In a recent blog post, we reported on the Charlotte School of Law’s two year probation. As if being hit with probation wasn’t enough, the Department of Education announced that on December 31, 2016, it will end access to federal student financial aid for the Charlotte School of Law.
Starting next semester, hundreds of students must ﬁnd some other way of staying in school. CSL has until Jan. 3 to dispute the government’s ﬁndings.
During the 2015-16 award year, CSL enrolled 946 federal aid recipients and received approximately $48.5 million in federal student aid funds, primarily federal student loans.
A press release from the U. S. Department of Education stated: “CSL’s non-compliance with the fundamental standards set by its accreditor, the American Bar Association (ABA), resulted in its violation of the Higher Education Act, the Department’s regulations, and CSL’s Program Participation Agreement with the Department. Additionally, the Department concluded that CSL made substantial misrepresentations to current and prospective students regarding the nature and extent of its accreditation and the likelihood that its graduates would pass the bar exam. Both findings merit denial of the school’s request for continued participation in the federal student aid programs.”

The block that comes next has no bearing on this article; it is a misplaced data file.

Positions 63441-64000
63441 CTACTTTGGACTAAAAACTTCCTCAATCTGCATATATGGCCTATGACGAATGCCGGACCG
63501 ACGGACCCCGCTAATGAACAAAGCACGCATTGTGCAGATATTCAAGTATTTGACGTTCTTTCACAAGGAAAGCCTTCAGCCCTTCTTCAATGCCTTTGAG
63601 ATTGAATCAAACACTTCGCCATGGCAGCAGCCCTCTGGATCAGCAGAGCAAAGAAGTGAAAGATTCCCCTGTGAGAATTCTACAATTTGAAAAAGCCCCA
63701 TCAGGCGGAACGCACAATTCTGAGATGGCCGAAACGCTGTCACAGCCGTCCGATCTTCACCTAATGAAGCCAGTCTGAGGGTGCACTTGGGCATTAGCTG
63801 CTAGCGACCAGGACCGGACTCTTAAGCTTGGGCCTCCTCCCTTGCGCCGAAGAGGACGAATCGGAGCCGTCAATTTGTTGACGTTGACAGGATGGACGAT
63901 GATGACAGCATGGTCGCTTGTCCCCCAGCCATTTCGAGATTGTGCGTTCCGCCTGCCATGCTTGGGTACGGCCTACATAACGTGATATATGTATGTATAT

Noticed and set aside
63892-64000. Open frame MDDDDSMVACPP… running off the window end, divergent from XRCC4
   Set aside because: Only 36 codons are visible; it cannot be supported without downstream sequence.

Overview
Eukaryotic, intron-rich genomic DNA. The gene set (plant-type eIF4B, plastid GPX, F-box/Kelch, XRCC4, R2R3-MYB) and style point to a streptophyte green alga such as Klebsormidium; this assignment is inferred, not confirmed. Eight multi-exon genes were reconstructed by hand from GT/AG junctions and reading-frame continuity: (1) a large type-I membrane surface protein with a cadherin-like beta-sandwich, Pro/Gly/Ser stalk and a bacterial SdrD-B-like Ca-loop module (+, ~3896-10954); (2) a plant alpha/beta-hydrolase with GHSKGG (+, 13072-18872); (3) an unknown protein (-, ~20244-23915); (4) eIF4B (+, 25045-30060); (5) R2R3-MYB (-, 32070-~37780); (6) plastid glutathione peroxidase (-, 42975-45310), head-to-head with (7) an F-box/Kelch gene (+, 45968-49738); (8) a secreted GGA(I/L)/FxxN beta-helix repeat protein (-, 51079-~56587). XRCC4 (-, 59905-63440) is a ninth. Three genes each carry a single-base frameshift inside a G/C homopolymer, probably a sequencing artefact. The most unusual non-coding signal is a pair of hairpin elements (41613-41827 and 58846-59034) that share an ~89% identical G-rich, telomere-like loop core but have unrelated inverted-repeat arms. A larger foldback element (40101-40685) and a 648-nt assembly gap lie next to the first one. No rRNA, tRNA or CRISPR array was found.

The ABA announced the school’s probation on November 14, 2016, citing that the institution failed to meet the following requirements:
- Maintaining a rigorous program of legal education that prepares its students, upon graduation, for admission to the bar and for effective, ethical, and responsible participation as members of the legal profession;
- Maintaining sound admission policies that are consistent with the school’s mission, and the objectives of the school’s program of legal education; and,
- Refraining from admitting applicants who do not appear capable of satisfactorily completing its program of legal education and being admitted to the bar.
The institution has received much backlash after being made aware of non-compliance issues in February 2016 and again in July 2016; both times the institution failed to disclose this information to current and prospective students.
The letter sent to the Charlotte School of Law can be found here.